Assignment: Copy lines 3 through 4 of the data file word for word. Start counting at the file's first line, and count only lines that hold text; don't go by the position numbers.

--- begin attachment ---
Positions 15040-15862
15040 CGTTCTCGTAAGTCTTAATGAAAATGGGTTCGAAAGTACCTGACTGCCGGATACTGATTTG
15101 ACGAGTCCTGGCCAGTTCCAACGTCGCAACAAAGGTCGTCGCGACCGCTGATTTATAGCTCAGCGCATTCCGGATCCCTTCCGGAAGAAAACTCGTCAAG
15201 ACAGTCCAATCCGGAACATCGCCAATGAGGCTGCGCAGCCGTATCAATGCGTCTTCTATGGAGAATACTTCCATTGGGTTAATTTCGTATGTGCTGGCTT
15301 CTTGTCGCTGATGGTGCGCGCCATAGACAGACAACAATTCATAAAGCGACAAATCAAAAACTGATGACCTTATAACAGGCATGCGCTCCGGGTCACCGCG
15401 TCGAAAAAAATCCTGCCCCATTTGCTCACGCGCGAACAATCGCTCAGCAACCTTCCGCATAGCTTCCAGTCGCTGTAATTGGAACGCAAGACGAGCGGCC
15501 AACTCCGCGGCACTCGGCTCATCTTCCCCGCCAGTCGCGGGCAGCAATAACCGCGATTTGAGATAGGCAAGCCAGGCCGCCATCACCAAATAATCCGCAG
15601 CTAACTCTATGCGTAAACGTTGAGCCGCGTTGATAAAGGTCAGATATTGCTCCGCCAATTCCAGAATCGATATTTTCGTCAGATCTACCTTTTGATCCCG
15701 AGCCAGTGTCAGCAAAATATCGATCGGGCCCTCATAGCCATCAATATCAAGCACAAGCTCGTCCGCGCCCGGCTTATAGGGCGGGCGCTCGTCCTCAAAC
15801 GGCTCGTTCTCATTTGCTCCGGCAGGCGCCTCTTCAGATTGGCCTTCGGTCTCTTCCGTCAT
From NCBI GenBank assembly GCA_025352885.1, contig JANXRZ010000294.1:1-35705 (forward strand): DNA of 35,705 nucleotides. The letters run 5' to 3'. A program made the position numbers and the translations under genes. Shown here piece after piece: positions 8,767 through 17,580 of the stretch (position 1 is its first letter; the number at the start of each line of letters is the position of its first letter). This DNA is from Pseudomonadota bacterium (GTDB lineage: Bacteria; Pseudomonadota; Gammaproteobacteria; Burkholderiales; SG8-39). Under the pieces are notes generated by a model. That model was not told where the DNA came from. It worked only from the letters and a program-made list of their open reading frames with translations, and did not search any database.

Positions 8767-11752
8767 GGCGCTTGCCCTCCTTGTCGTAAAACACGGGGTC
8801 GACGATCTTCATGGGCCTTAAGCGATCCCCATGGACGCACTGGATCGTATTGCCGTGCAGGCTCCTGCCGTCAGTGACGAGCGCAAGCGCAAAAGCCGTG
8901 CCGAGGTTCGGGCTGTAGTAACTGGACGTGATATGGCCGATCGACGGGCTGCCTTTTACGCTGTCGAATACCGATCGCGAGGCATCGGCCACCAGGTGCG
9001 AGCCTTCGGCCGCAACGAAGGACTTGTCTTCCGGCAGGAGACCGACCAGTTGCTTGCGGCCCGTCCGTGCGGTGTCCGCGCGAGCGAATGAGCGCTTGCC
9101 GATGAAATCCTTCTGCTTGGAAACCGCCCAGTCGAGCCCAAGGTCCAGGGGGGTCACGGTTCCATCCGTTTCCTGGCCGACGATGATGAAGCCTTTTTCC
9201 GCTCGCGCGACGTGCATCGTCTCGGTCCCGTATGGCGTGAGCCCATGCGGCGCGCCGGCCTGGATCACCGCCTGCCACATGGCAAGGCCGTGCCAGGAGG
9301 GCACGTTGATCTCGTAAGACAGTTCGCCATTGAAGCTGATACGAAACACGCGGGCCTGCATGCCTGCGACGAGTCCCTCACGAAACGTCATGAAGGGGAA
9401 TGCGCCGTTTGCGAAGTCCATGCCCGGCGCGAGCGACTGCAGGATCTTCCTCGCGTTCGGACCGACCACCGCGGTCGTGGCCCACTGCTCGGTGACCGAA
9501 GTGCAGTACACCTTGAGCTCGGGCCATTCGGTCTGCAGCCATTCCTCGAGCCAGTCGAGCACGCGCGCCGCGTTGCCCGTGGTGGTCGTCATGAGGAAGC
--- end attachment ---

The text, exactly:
15101 ACGAGTCCTGGCCAGTTCCAACGTCGCAACAAAGGTCGTCGCGACCGCTGATTTATAGCTCAGCGCATTCCGGATCCCTTCCGGAAGAAAACTCGTCAAG
15201 ACAGTCCAATCCGGAACATCGCCAATGAGGCTGCGCAGCCGTATCAATGCGTCTTCTATGGAGAATACTTCCATTGGGTTAATTTCGTATGTGCTGGCTT